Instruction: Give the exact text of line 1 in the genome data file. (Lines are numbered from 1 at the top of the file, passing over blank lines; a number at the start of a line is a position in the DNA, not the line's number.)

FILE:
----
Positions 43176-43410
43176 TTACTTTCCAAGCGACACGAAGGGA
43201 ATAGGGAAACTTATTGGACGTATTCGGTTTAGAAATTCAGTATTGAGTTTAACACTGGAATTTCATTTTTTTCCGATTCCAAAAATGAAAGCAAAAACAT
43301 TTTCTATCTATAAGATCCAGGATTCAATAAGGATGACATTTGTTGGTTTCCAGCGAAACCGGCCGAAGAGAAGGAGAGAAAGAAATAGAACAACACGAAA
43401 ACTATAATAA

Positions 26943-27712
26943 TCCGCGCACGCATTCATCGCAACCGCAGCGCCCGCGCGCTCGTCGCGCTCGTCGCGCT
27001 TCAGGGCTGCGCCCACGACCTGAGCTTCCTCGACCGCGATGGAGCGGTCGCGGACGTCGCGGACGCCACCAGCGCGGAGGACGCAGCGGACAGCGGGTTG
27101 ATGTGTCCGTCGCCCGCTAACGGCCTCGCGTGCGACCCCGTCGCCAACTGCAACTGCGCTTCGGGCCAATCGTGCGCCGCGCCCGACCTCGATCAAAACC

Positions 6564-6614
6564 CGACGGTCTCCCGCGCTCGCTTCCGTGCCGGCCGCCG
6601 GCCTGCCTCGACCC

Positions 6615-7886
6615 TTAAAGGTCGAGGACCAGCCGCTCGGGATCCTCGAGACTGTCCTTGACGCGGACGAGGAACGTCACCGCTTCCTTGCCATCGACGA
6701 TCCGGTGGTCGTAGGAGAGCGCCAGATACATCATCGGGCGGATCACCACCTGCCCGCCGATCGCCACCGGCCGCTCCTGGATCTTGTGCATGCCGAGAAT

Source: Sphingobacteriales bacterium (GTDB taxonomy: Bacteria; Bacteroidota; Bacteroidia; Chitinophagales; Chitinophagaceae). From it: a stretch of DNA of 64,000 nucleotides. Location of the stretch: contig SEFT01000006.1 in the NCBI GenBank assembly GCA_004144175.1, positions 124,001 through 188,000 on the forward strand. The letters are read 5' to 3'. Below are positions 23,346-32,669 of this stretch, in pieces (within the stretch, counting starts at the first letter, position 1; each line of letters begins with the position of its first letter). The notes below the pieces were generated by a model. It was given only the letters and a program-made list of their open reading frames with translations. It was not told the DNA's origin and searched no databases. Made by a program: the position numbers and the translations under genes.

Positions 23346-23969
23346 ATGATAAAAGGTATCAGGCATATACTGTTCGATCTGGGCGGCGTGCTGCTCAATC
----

Positions 43176-43410